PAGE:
Thuggery: Rwandian journalist Charles Ingabire, the editor of the news website Inyenyeri News, was killed on November 30, 2011 and was one of the victims in a series of attacks against journalists.

Egyptian supreme military court of appeals imposed two-year sentence on blogger Maikel Nabil Sanad, who was charged with insulting Egyptian military. Also in Egypt, there is a possibility that the blogger Alaa Abdel-Fattah will be tried in a civilian court and have the right to appeal.

Bahraini blogger Zainab Al-Khawaja was brutally arrested.

Sovereigns of Cyberspace: After being criticized on selling technology to Iran for helping trace of dissidents, Huawei, a Chinese telecommunications equipment company, announced a decision to restraining its business activities in Iran. According to the r Wall Street Journal, Huawei is seeking to expand its business in the United States and Europe. This decision may help improve Huawei’s image.

Blue Coat – whose surveillance technology infamously ended up in Syria among other places – agrees to be Acquired by Private Equity Firm Thoma Bravo and now has been sued by an investor.

Netizen Power: Tunisian and Palestinian free media advocates have launched the Arab Network for Freedom of Expression to organize actions which promote freedom of expression.

The Financial Times has a detailed report on how the low-cost high-speed Internet combined with social media have motivated and empowered Russian netizens to improve  Russian society and change their compatriots’ indifferent attitude.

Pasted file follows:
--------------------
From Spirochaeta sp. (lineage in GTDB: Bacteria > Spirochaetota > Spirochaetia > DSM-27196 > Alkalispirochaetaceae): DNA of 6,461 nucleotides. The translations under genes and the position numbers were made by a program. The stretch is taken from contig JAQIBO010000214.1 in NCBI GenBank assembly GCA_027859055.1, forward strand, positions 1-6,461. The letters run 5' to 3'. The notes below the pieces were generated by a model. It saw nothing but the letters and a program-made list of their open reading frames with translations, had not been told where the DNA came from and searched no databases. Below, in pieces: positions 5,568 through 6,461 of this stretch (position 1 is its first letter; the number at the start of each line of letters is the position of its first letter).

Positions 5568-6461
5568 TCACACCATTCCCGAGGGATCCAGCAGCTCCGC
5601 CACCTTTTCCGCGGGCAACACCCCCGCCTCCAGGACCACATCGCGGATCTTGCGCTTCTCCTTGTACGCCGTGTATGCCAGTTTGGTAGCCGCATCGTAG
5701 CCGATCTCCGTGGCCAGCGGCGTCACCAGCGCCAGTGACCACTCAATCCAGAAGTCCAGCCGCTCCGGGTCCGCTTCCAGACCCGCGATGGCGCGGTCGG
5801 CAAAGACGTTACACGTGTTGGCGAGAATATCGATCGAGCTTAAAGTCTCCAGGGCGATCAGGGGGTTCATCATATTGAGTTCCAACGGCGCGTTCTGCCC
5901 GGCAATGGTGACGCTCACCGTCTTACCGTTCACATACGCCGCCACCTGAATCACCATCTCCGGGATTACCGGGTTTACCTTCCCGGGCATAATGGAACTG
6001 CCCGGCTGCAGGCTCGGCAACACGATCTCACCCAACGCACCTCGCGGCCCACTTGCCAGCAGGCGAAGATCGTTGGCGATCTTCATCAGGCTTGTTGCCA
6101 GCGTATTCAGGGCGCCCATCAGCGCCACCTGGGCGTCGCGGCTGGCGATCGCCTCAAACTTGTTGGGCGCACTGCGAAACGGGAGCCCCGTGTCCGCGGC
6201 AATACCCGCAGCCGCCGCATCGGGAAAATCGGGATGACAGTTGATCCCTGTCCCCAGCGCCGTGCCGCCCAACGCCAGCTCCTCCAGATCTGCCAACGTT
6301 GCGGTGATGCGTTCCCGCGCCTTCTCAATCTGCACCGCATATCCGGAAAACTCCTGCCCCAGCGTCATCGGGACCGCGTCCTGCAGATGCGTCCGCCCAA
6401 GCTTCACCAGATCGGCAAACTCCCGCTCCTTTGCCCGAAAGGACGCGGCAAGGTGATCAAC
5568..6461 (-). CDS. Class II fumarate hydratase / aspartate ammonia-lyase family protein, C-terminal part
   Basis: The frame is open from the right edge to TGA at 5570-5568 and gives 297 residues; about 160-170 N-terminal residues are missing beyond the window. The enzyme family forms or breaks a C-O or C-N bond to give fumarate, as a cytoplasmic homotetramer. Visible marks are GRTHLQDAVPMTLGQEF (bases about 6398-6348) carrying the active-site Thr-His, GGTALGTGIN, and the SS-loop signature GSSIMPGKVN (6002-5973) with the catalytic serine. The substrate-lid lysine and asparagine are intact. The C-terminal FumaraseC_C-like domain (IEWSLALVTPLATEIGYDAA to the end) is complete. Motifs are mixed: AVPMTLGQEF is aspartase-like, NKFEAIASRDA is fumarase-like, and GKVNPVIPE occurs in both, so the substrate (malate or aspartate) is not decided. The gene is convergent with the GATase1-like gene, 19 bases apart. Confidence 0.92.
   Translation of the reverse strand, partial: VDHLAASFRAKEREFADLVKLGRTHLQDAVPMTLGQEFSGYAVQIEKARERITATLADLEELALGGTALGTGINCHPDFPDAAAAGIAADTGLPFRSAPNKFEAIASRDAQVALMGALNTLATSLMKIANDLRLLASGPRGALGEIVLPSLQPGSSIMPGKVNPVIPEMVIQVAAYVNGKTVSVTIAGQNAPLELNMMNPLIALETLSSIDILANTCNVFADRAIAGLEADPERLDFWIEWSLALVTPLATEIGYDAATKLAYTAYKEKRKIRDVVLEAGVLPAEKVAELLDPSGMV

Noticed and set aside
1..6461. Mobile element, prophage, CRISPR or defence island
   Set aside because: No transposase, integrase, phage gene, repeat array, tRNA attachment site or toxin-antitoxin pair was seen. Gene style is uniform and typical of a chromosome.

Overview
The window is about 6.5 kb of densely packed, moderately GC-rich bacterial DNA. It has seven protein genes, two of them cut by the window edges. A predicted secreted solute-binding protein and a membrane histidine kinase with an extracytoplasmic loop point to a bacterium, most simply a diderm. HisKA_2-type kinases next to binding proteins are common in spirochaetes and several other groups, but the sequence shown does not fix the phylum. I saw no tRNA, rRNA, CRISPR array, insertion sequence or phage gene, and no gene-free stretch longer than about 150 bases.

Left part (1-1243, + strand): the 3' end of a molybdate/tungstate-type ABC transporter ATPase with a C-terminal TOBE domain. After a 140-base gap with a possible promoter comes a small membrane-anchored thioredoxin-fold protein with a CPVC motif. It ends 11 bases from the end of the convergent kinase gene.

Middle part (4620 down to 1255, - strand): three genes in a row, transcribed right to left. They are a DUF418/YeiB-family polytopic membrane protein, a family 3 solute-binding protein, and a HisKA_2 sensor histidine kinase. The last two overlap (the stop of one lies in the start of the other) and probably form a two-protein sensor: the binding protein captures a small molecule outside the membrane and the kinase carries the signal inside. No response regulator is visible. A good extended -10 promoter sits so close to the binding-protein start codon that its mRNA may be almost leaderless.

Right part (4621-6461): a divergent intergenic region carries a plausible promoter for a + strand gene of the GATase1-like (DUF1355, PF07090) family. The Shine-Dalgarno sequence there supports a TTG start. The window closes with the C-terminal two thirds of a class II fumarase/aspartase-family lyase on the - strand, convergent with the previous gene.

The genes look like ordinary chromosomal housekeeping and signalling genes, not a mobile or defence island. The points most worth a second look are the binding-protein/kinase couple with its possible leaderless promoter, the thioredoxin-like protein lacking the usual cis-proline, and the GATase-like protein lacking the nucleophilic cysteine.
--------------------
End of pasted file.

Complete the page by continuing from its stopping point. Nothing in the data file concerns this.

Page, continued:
Copyright: Last week, the Council of the European Union adopted the Anti-Counterfeiting Trade Agreement (ACTA) in which several provisions criminalize the circumvention of Digital Rights Management and which free speech groups are concerned may inadvertently restrict the free flow of information. This controversial treaty must now be approved by the European Parliament before taking effect.

Creative Commons is going to renew its licenses and is gathering ideas from the Creative Commons community.  Among the licenses in need of improvement, the spotlights are on database rights and the definition of commercial uses. Another important issue is how to accommodate CC licenses with different countries’ IP laws.

Internet Governance: Here are the 10 trends of internet governance in 2011.

EU Digital Agenda Commissioner Neelie Kroes announced the “No Disconnect Strategy” to provide tools to Internet users, bloggers and cyber activists living in countries with poor track records on human rights and help them “bypass surveillance and censorship measures.”

O.E.C.D. Council Calls on 34 Member Countries to Defend Internet Freedoms and has released the O.E.C.D Principles for Internet Policy Making. These principles encourage member countries and policymakers to protect global free flow of information, an open and decentralized internet and take a light-touch approach on internet regulation.

The United States, the Federal Trade Commission (FTC) criticized ICANN’s new gTLDs (generic top-level domains) policy and expressed concerns on the risk of expanding gTLDs. There have also been highly critical hearings in Congress examining the gTLD program, and you can read a long description and scathing critique of all parties concerned by Kieren McCarthy at dotNext here. ICANN's CEO Rod Beckstrom has responded to some of the criticisms, arguing that ICANN's multi-stakeholder policy processes around gTLD's have been the product of six years of consultation and negotiation with a range of stakeholders.

Cool stuff: In New York City, a pirate Wi-Fi for subway commuters.

M.I.T expands its commitment to open education by offering more free courses online.

Commotion Wireless, aka “Internet in a Suitcase,” a project to build up low-cost and easy-to-use wireless mesh networks and which receives State Department funding to deploy the system in repressive countries, is has been tested at Occupy D.C.


EVENTS: For upcoming events related to the future of citizen rights in the digital age see the Global Voices events calendar.